The move, which goes along with last week's launch of the Cortex M7 processor, is designed to create core standard functions and then let developers add value on top of the hardware.
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Microsoft designed Windows RT to get its newest OS on tablets using the popular ARM processor. It did this well, but in the process crippled it, making it a no-go for the consumer.
Efforts to bring new operating systems like Risc OS and FreeBSD to the cheap Linux board have been given a boost by a decision to fully open-source drivers for its ARM-based SoC.
Those busy creating apps for iOS and Android have to decide whether to build software for Windows 8 too, with forking of OS for x86- and ARM-based devices complicating matters, analysts note.
Hardware makers looking to build tablets that use the new Microsoft Windows RT are supposedly running into difficulties getting the new OS to work with ARM chips.
I said last year that this would happen sometime in the first half of this year, but for some reason my colleagues and clients have kept asking me exactly when we would see a real ARM server running a real OS. How about now?
The chipmaker has shrugged off competition from ARM in Windows 8, predicting that the OS will take one form for mobile devices and one form for desktop PCs
Over at The Register there's a piece about Windows 8 and how the ARM flavor of that OS won't run legacy apps. The same article also features the revelation that Windows 8 will feature a 'Windows 7 mode.' Just don't get too excited about it just yet!
Software maker has announced at CES 2011 that the next Windows will support SoC architectures and has demonstrated its OS running on both ARM and x86 processors.
The software maker has announced at CES 2011 that the next Windows will support SoC architectures and has demonstrated its OS running on both ARM and x86 processors
RIM's Playbook, the "BlackBerry Tablet", is one of the most anticipated devices of 2011. Announced at RIM's developer event last September, it's a dual core ARM device with a 7" screen, running the QNX micro-kernel real-time OS.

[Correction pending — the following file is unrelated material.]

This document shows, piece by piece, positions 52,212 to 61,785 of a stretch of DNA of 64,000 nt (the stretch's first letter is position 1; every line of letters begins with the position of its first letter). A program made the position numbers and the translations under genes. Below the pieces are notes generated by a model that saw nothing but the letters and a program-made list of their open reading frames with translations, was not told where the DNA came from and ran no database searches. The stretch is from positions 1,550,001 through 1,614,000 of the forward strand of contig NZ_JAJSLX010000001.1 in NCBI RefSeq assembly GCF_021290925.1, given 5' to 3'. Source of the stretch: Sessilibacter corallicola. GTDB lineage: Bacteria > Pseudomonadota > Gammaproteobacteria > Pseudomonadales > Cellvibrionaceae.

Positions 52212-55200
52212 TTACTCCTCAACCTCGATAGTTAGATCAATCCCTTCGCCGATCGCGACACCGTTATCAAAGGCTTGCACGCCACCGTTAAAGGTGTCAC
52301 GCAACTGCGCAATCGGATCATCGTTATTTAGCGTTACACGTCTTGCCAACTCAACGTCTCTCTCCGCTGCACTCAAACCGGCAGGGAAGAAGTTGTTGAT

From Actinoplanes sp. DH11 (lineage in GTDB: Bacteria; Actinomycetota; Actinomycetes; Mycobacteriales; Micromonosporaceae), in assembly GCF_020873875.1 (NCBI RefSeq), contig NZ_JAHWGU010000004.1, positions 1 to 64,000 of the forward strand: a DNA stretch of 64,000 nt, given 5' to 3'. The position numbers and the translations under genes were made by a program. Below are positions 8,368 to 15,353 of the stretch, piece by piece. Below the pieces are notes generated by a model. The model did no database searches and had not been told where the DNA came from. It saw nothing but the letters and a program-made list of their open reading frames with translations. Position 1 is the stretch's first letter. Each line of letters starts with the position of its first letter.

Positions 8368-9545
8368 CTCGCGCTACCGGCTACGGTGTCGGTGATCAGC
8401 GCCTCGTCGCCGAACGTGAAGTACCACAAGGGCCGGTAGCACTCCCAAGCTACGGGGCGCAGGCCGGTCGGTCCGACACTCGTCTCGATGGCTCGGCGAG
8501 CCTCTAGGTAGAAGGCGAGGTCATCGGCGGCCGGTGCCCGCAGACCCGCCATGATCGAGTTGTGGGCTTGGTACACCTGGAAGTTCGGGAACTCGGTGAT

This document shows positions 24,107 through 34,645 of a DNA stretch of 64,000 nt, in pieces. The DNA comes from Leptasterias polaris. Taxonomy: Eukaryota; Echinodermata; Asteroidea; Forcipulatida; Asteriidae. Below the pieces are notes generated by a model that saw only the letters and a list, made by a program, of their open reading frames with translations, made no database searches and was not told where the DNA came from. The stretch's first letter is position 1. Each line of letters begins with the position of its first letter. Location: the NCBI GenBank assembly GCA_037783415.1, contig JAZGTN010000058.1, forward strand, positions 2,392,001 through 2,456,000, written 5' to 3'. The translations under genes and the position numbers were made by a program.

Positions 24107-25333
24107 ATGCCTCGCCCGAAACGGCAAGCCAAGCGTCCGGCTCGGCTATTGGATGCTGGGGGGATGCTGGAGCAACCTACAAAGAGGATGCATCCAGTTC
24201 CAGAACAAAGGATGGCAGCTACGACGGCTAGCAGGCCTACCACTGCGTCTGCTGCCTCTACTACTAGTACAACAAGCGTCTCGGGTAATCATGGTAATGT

Microsoft and ARM announced on July 23 that the two have signed a new licensing agreement for the ARM architecture, extending the relationship between the two companies. The pair aren't sharing any details, but I can't but wonder if this could signal Microsoftand its PC partners delivering Windows and/or Windows Phone OS available on ARM-based slates and tablets.
Asus has prototype Android and Chrome OS smartbooks in its labs and is currently deciding whether to release an ARM-based device alongside its Intel-based Eee PC netbooks
Google's Chrome OS, which generated an extreme amount of hubbub, is a defensive move as much as it is an offensive one, say analysts. Nevertheless, Google's move will have a wide impact on the industry.
Rumors along these lines have been surfacing for years -- now Google has officially announced their intentions to create a computer operating system. The new operating system, called "Google Chrome OS" will run on both x86 and ARM processors -- which means it could technically work on anything from desktop computers to mobile devices.
Google officially announced yesterday night that they were developing an operating to run on x86 and ARM processors. The open source project is an extension of Chrome, hence the name Google Chrome Operating System and will initially target netbooks with product delivery set for the second half of next year; PC support for the Chrome OS will come later.
With demand likely to remain sluggish at least through the summer, Palm is counting on a beefed-up OS 5 to give the company a shot in the arm.
Symbian, which makes operating systems for wireless phones, on Wednesday announced that six new semiconductor companies will support its OS. Agilent Technologies, Epson, Parthus, Philips Semiconductors, Samsung and STMicroelectronics will join ARM, Intel, Motorola, Qualcomm and Texas Instruments in integrating the Symbian OS with their chips that use an ARM core, a technology that boosts chip performance. The move, announced at a conference in Cannes, France, is expected to reduce the time it takes to develop mobile phones and get them to market. Symbian's news follows similar announcements from Microsoft on Tuesday. Symbian is an independent company owned by Ericsson, Nokia, Matsushita, Motorola, Psion and Sony Ericsson. Ericsson, Nokia and Psion are already shipping devices using the Symbian OS. --Richard Shim, Special to ZDNet News
Now that the dust has settled on Macworld, which new products unveiled last week will have a lasting effect? Could iPhoto convince you to switch to OS X? Will the iMac's arm sag?
The handheld company will soon announce a deal with chipmakers to begin the transition of the Palm OS to processors with ARM technology.
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